Here is an excerpt from their first encounter in the story:
There was no way on earth or beyond she was going behind the chutes. The last time she’d done that had cured her on rodeos and rodeo cowboys for life. She had no intention of repeating the experience. The very thought of going back there left her thoroughly disturbed.
She sent a text to Gage, telling him to meet her near the ticket booth. It was only after she hit send that she realized she should have mentioned she was the one there, not Trevor.
Gage would figure it out soon enough, she supposed.
She leaned against the corner of the ticket booth, out of the way, and watched the faces of those coming and going. Through the crowd, she caught a glimpse of a face that looked familiar as a cowboy jogged her way.
Tally sucked in a gulp of air, unprepared for how much Gage had changed since she’d last seen him in person. The boy she’d had a crush on had morphed into a very handsome man. His dark brown hair was shorter, his shoulders broader, his body a finely-tuned machine of muscle. She noticed a scar on his right cheek that hadn’t been there before, yet it only added to his rugged appeal.
But his eyes were the same magnificent shade of blue, and his lips still appeared incredibly kissable. When he looked at a little girl wearing a pink tutu over her denim overalls, his grin kicked up the left side of his mouth just as she remembered.
He didn’t appear to have gotten taller than his already six-foot height, but he looked stronger and more capable than he had all those years ago.
Tally noticed several women eyeing him as he made his way through the crowd. He didn’t even seem to notice them as he scanned the faces, no doubt searching for her brother. She stepped away from the ticket booth and headed toward him.
She tried to catch his eye, but he looked right past her, as though she didn’t exist. Not that it surprised her. Guys like Gage weren’t interested in girls like her — girls who would never be mistaken for a model, had brains in their heads, and held to an unyielding set of morals.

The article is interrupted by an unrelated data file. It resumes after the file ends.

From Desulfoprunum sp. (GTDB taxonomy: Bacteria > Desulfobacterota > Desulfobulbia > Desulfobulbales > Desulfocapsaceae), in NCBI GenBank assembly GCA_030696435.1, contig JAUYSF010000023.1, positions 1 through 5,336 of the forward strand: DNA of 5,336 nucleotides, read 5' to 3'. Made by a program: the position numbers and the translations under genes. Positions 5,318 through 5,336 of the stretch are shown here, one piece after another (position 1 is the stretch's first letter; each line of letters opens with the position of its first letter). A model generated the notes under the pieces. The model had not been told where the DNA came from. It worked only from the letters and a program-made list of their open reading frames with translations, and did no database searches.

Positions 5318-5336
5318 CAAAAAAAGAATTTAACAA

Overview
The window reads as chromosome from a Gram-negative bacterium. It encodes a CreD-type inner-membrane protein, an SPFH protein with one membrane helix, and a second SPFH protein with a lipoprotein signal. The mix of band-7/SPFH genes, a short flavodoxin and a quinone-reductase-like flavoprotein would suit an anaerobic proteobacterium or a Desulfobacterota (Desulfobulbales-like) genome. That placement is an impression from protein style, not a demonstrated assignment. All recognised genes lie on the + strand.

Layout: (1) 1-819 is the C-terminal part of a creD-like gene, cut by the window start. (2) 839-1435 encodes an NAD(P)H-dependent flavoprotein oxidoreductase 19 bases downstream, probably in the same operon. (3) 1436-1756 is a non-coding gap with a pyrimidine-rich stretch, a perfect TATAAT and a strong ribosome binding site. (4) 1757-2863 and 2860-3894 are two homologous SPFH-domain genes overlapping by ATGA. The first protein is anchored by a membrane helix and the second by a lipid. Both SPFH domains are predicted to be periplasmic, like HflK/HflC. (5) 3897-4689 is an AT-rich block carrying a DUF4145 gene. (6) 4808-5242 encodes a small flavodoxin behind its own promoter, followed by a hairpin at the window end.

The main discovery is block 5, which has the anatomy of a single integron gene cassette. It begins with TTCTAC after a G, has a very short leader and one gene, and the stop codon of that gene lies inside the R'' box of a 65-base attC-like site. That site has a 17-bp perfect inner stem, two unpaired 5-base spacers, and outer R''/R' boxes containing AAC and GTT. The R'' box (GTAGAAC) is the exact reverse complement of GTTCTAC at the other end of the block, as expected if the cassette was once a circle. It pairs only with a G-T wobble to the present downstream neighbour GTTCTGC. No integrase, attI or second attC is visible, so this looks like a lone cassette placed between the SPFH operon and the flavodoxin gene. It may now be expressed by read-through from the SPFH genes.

Nope. There was nothing about her that would be of the slightest interest to a cowboy like Gage.
Tally waited until she was standing directly behind him to tap him on the shoulder.
“Gage Taggart,” she said in a voice she used to subdue unruly patients. He jerked and turned around to stare at her.
She could see him struggling to pull her identity from his memories. Insulted he hadn’t yet figured out who she was, someone jostled into her and she bumped against Gage. Something electric and completely unexpected arced between the two of them. Tally wanted no part of whatever it was and moved back.
Eager to get the torturous errand over with, she held the gear bag out to him. “Trevor sent me with this.”
“Where’s Trev?” Gage asked, taking the bag and looking around like her brother might suddenly materialize. “Who was I texting a minute ago if it wasn’t him?”
“That would be me. I’m sure you don’t remember, but I’m Trevor’s sister.”
“Tally? You’re little Tally?” He held his hand down near his waist, indicating the height he thought she should be.
She nodded and Gage broke into a wide grin.
“You were always such a cute kid with those big gray eyes, sturdy little legs, and chubby cheeks.” He reached out and playfully pinched her cheek. “You haven’t changed a bit. Aren’t you like, fifteen, maybe sixteen?”
For a chance to win a digital copy of Keeping Christmas, please share one thing that is bringing you joy today.